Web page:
These are 9 simple minimalism guidelines from breakthetwitch.com:

  1. The process is dynamic, not static
  2. Declutter first, organize second
  3. Not letting thing or the pursuit of things get in the way
  4. There is no magical number of items
  5. It’s not about swapping experiences for things
  6. Detaching your sense of self-worth from things you own
  7. It’s about building your decision muscle
  8. It’s not about having an easier life
  9. Minimizing helps you to finish projects

As you can see minimalism doesn’t just save money. It is about living more intentionally.

3. Start budgeting

What I like to use is the 50/30/20 budget rule in which 50% of your income goes towards the things you really need, 20% goes to your savings and 30% is for you to spend.

50%: Needs

Needs are those bills that you non-negotiable and necessary for survival. These include:

  • Rent or mortgage
  • Car payments
  • Insurance
  • Health care
  • Utilities
  • Minimum debt payment
  • Groceries

50% of your after-tax income should be all you need to cover your needs. If you’re spending more than 50%, it might be a good idea to size down your apartment or get a cheaper car to save money. You could also save more money by cooking at home.

30%: wants

Want are thing you choose to spend money on even though tehy are not a necessity. For example:

  • Clothing
  • Dinner and movies
  • Vacations
  • Electronic gadgets
  • non-essential monthly subscriptions

These things are completely optional. Instead of going to the gym, work out at home. Instead of eating at an expensive restaurant, cook at home.

This category also includes those upgrade decisions you make, such as choosing an iPhone X Plus in stead of just an iPhone X. Wants are all those little extras you spend money on that make life more enjoyable and entertaining.

20%: savings

And last but not least, put 20% of your income into a savingsaccount. You should at least have enough money to live comfortably for three months in case you lose your job. After that, focus on retirement and meeting other financial goals down.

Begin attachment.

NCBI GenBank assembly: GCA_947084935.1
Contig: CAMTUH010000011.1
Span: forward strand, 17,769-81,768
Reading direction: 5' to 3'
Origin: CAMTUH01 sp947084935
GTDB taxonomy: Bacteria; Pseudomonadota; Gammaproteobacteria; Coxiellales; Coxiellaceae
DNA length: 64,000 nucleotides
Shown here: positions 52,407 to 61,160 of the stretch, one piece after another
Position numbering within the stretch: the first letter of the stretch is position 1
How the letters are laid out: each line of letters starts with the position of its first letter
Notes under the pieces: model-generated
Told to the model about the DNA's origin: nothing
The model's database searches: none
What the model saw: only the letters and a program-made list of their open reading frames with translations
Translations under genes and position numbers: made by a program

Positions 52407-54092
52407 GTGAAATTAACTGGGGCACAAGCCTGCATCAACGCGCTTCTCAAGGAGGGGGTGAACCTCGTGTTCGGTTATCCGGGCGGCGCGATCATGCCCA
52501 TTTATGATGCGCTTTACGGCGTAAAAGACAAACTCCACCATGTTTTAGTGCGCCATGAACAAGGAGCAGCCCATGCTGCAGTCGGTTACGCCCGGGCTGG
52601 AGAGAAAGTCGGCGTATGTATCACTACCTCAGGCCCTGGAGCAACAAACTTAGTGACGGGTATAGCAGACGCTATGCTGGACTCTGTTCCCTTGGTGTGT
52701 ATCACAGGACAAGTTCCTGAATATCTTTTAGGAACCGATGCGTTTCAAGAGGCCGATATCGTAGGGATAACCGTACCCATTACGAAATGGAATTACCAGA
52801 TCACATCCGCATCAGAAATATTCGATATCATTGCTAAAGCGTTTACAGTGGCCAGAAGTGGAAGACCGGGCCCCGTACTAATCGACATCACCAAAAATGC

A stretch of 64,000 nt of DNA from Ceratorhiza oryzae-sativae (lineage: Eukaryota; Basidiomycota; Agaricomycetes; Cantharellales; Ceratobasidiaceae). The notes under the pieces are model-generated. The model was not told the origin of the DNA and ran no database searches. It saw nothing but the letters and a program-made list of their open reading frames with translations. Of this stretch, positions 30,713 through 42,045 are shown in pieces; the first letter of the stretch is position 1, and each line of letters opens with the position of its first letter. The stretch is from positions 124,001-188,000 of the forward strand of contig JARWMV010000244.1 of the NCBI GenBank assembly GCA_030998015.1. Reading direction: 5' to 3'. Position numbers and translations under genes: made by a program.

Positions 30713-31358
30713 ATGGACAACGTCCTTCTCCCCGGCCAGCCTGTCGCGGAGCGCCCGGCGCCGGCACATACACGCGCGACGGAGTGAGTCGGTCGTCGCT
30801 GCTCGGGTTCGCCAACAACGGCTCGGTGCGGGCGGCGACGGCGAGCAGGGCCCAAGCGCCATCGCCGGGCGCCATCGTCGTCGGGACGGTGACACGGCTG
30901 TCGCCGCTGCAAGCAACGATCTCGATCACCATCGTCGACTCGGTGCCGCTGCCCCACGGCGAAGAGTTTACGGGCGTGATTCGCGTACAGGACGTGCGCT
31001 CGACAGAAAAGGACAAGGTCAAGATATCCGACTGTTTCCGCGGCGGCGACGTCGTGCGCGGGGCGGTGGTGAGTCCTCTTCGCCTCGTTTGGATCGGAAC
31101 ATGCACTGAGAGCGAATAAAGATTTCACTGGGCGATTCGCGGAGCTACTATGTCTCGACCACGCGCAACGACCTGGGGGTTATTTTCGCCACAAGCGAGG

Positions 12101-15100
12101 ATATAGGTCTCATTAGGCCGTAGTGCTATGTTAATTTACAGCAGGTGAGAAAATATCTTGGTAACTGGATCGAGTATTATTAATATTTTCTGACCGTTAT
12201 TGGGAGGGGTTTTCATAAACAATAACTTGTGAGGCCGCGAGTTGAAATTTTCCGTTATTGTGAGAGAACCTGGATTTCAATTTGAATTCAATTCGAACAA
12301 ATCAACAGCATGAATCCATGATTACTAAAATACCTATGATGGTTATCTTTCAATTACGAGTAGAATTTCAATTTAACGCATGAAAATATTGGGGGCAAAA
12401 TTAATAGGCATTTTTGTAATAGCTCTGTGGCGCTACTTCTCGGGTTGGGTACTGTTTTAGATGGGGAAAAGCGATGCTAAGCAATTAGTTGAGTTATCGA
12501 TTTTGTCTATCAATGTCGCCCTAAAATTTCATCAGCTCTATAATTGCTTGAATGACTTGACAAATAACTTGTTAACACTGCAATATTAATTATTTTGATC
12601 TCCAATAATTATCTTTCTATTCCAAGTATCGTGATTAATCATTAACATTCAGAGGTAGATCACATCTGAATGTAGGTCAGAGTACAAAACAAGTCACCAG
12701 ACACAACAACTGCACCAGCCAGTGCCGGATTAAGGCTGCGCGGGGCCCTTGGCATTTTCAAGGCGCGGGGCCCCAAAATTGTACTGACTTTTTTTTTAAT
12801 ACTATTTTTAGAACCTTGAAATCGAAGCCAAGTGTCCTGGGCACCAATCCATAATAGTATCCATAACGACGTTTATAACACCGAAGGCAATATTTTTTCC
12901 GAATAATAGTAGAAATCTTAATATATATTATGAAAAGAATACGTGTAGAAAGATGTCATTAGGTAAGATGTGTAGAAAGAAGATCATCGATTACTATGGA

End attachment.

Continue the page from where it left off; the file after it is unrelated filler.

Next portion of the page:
It’s good to set a savingsgoals and challenge yourself. to set a more specific savingsgoal that is achievable for you, I wrote a blogpost about setting SMART goals.

Get a second bank account with a debit card

Getting a bank account and debit card will help you have more insight into how much money you spend and have left in your account. It can help you be more conscious while shopping.

I live in the Netherlands and I use Moneyou which sadly, is not available anywhere else. With the Moneyou app, I can divide my money into different “piggy-banks”. Each piggy bank has a title and a savings goal. This really encourages me to save money. You can link the debit card to a specific piggy bank.

4. Use money-saving apps

Apps such as Rakuten can help you save money. With Rakuten, you’ll receive a certain amount of cashback for each purchase that you make. It may be a small percentage but you’ll see the money pile up eventually. Unfortunately, Rakuten is not available in the European Economic Area. I’m sure there are other cash-back networks that could help you save money.

Honey is another money-saving app that finds discount codes automatically to help you save more money while shopping.